No, traditional health insurance does not include non-medical benefits like grocery cards or gym memberships – InsuranceNewsNet
The 2022 Medicare Open Enrollment Period is scheduled to begin on
A number of VERIFY readers have emailed and texted VERIFY asking if these benefits are real. Joyce, for example, asked, “Are Medicare beneficiaries eligible for
Are traditional Medicare beneficiaries entitled to free non-medical benefits?
Health insurance companies, including ClearMatch Medicare,
Consumer Reports, a non-profit consumer advocacy organization
No, traditional Medicare beneficiaries are not eligible for free non-medical benefits. These are part of Medicare Advantage plans operated by private companies.
WHAT WE FOUND
Various non-medical benefits are offered by private Medicare Advantage plans, which differ from the standard initial Medicare plan offered by the federal government.
The federal government contracts with private insurers to administer Medicare Advantage plans. The federal government requires these plans to cover the same services as the original health insurance — with some exceptions like clinical trials and palliative care — and allows these plans to provide additional coverage or benefits.
“With a Medicare Advantage plan, you can have coverage for things that original Medicare doesn’t cover, like fitness programs (gym memberships or discounts),” CMS says. “Plans may also cover even more benefits. For example, some plans may provide coverage for services such as transportation for doctor visits, over-the-counter medications that Part D does not cover, and services that promote your health and well-being.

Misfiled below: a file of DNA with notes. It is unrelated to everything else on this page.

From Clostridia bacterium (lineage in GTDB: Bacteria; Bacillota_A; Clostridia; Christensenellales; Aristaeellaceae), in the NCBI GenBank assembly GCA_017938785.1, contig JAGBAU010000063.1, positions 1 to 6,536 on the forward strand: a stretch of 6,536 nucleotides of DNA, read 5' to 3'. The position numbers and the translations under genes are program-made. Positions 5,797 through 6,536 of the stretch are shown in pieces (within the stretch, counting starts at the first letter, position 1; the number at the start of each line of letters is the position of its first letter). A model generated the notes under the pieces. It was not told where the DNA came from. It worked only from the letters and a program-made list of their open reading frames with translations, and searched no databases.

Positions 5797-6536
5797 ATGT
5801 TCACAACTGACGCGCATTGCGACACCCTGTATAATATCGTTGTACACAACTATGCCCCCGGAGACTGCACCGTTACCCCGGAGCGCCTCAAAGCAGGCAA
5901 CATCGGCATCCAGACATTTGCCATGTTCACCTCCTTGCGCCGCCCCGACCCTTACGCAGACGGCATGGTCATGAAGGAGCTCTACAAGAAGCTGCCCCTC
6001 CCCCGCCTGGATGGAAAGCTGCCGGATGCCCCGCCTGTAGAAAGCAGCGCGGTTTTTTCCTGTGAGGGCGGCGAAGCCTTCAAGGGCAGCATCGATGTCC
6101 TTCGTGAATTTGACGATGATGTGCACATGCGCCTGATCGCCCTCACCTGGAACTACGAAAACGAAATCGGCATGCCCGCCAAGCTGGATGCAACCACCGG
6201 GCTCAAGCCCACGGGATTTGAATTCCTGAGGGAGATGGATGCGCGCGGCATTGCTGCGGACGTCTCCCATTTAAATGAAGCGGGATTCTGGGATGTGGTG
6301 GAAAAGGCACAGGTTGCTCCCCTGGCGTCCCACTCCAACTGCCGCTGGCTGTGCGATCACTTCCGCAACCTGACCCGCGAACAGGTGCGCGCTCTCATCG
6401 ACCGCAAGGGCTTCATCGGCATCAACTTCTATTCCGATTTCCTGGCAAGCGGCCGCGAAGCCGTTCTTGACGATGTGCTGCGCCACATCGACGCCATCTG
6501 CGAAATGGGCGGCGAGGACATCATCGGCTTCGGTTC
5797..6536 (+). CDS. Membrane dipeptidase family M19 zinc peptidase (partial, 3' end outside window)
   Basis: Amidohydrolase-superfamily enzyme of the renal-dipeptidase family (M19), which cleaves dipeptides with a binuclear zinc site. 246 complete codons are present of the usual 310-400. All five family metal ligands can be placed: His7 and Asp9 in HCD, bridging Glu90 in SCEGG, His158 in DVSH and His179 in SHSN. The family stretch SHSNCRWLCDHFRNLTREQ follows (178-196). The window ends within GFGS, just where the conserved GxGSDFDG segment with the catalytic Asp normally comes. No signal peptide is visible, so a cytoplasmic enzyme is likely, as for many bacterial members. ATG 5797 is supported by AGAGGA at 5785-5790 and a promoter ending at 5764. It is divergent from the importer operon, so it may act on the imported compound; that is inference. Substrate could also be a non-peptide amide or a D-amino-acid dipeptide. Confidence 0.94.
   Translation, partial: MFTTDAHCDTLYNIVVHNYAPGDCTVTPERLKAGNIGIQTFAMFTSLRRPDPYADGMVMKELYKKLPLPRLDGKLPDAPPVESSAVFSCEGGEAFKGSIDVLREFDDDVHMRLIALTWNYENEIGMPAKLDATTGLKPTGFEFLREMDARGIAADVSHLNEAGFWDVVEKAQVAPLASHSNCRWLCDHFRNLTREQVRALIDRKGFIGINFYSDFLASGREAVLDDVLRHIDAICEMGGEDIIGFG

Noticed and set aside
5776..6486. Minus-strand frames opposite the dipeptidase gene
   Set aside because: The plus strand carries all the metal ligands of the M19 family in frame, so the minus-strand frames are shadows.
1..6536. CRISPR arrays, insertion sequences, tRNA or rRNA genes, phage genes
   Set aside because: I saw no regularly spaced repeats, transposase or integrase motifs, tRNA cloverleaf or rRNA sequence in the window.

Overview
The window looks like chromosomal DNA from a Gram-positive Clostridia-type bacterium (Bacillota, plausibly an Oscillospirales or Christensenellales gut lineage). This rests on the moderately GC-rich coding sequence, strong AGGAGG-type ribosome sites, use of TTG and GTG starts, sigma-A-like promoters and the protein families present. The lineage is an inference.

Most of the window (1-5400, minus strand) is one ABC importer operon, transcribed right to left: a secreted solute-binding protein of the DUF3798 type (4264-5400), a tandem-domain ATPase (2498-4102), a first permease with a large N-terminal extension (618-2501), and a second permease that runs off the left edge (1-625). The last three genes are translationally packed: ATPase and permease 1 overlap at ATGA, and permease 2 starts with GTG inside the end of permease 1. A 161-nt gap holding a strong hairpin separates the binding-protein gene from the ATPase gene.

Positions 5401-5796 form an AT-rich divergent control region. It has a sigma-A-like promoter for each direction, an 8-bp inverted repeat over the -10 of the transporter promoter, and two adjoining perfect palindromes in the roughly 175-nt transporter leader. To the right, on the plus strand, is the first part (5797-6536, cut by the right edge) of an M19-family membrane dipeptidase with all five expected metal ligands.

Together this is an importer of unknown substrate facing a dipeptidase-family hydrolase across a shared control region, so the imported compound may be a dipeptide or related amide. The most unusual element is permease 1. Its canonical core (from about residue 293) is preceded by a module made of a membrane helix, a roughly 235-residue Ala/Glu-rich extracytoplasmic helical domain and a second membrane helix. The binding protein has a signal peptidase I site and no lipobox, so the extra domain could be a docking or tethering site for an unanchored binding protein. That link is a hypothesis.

“Services that promote your health and well-being” include grocery benefits that promote healthy meals. Original Medicare does not cover groceries or grocery delivery, says
Several health insurance companies include a grocery benefit in their Medicare Advantage plans, including ClearMatch Medicare,
There are many different Medicare Advantage plans, some of which may be cheaper and more beneficial to you than original Medicare. But it highly depends on what you need and where you live, so original health insurance may be more cost-effective for you.
Consumer Reports, a nonprofit consumer advocacy organization, says Medicare Advantage plans are generally good for healthy adults in urban and suburban areas. But people with chronic conditions or serious health needs, and people who live in rural areas, may be better off with Original Medicare depending on the Medicare Advantage plans available to them.
KFF found that almost everyone on Medicare Advantage plans pays less for a three-day hospital stay than people on Original Medicare. But it also found that more than half of Medicare Advantage enrollees start paying more than original Medicare enrollees once a hospital stay lasts up to seven days.
You need to research which plan is right for you and whether the added benefits of a Medicare Advantage plan will actually save you money between premiums and out-of-pocket costs. Your local health insurance assistance program may be able to provide information and enrollment assistance to help you choose the plan that’s right for you.